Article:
Postal Union Works to Hold Liberals to Door-to-Door Delivery Promise

Union ‘hopeful’ that feds won’t break campaign pledge.

By Jeremy J. Nuttall 9 Feb 2017 |

Jeremy J. Nuttall is The Tyee’s reader-funded Parliament Hill reporter in Ottawa. Find his previous stories here.

The national president of the Canadian Union of Postal Workers says the Liberal government’s record of broken promises has him concerned about the government’s campaign pledge to restore door-to-door delivery.

Mike Palecek met with Minister of Public Services and Procurement Judy Foote — who is responsible for Canada Post — Thursday morning on Parliament Hill in Ottawa to discuss door-to-door restoration and other issues.

Palecek described the short meeting as “productive.”

But he said there is concern about the Liberal government’s record of breaking election promises and what that could mean for the pledge to restore door-to-door delivery made during the 2015 election campaign.

“I think we’re concerned, we want to make sure the commitments that were made are lived up to,” Palecek told The Tyee outside Parliament.

Justin Trudeau pledged to restore door-to-door delivery, which was being phased out across the country in exchange for community mailboxes.

People had complained community mailboxes were sometimes in dangerous locations, such as on the side of dark roads, or made it difficult for the elderly to collect their mail, among other issues.

Once Trudeau took office, his government halted the conversion to community boxes and established a task force to look into Canada Post issues, including door-to-door delivery.

The task force wrote a paper for the Standing Committee on Government Operations and Estimates, which released a report complete with recommendations for Canada Post in December. The report recommended restoring door-to-door service to its previous level.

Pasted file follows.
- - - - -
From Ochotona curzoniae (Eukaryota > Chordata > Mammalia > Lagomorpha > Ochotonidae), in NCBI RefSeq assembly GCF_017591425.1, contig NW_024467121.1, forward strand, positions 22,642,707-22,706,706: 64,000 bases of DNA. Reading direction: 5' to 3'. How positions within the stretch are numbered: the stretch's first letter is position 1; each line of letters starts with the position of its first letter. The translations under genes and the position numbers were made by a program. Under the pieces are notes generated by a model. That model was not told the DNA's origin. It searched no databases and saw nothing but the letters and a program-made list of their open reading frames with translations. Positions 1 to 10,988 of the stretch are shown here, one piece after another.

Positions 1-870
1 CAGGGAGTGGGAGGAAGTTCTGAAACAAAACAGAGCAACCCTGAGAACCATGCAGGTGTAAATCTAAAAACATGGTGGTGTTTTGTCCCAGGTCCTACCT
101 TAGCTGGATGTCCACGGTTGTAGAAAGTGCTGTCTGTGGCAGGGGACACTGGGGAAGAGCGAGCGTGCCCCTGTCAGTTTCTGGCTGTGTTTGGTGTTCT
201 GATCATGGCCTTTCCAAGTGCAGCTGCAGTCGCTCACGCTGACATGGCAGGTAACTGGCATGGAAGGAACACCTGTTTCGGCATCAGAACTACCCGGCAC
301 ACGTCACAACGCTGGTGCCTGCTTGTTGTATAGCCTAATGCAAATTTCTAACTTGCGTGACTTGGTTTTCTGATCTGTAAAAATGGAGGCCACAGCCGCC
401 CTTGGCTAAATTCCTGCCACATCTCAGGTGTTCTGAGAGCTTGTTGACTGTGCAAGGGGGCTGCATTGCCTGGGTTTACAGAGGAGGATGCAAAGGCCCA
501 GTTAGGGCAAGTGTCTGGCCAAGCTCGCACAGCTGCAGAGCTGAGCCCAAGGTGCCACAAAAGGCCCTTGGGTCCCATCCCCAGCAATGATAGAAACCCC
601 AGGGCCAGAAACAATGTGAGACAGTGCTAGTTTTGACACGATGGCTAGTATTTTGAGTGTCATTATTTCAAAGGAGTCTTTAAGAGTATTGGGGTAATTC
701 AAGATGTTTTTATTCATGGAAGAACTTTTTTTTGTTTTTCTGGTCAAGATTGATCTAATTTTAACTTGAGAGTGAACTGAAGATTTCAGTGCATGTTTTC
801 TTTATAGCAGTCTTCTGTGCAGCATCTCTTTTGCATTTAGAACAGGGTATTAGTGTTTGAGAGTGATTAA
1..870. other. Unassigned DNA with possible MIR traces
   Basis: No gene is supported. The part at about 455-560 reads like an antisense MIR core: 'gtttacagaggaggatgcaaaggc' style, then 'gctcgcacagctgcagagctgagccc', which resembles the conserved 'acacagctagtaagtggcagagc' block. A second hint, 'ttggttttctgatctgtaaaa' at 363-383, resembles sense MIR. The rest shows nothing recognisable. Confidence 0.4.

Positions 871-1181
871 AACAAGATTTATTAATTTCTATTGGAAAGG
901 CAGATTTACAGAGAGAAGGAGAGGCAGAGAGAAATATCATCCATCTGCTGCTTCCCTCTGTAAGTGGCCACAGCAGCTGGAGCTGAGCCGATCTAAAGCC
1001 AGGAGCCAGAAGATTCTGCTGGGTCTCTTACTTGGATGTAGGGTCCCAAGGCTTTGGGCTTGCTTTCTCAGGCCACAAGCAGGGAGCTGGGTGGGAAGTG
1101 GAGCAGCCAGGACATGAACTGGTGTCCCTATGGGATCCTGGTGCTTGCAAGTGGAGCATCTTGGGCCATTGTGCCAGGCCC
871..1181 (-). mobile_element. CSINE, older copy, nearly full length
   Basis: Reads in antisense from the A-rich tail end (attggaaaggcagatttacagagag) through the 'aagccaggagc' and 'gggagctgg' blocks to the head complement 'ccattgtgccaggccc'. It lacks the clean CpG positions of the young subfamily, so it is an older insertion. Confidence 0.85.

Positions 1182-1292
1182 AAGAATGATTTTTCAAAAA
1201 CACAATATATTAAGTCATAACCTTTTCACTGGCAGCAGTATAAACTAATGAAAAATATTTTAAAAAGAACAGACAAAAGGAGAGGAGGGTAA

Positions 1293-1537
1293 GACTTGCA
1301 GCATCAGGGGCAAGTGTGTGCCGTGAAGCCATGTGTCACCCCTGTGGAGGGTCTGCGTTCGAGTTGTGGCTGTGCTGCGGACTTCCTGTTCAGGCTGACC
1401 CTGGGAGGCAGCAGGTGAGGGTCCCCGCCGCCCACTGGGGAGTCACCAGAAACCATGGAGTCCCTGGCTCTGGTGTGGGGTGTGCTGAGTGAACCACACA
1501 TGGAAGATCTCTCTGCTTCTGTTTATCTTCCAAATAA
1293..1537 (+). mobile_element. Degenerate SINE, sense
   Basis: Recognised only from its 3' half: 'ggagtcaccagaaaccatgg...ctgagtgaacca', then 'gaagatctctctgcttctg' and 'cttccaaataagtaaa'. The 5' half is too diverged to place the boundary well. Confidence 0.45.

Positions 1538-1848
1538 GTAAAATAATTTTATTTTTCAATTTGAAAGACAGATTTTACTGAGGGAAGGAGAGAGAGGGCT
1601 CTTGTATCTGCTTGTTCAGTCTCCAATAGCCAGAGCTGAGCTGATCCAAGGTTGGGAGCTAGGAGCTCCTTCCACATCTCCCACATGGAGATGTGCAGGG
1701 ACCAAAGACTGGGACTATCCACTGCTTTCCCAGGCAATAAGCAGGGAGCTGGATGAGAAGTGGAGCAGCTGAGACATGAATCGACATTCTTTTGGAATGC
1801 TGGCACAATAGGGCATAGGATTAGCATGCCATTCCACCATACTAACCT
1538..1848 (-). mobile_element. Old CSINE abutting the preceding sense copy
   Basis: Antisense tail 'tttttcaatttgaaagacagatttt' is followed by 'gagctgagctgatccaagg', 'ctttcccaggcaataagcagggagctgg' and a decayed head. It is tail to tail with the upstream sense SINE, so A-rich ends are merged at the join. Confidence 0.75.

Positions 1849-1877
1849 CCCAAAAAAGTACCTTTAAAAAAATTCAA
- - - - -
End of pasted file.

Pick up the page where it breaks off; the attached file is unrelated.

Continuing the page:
But the same government has been under fire for breaking a number of promises, most recently to bring in electoral reform and, before that, to conduct a new review of the Trans Mountain pipeline in British Columbia. The project was approved in November, but without conducting a completely new review.

Despite the Liberals’ history, Palecek said his union is hoping the Liberals fulfill their commitment on door-to-door delivery and said many members of the public also want them to follow through.

“It’s about the commitments that were made along the election campaign. The Prime Minister committed to restoring door-to-door delivery,” he said. “I think people expected to see that when this government was elected.”

Palecek said at Thursday’s meeting Foote provided timelines to the union detailing when some of the issues that arose in the December report will be addressed. Palecek is expecting decisions to start being made in the spring.

Also on the agenda was postal banking, a system of using post offices to offer banking services, which Canada had until the late 1960s.

Many say bringing back the practice could help northern communities in particular, where residents sometimes drive hours to access a bank and don’t have Internet access.

Brenda McAuley, national president Canadian Postmasters and Assistants Association, said her union represents many postmasters in smaller communities and having postal banking instituted would be a help to them.

McAuley said she met with Foote earlier this week and is scheduling another meeting to discuss the closure of rural post offices.

She said she remains “hopeful” about the discussions.  [Tyee]

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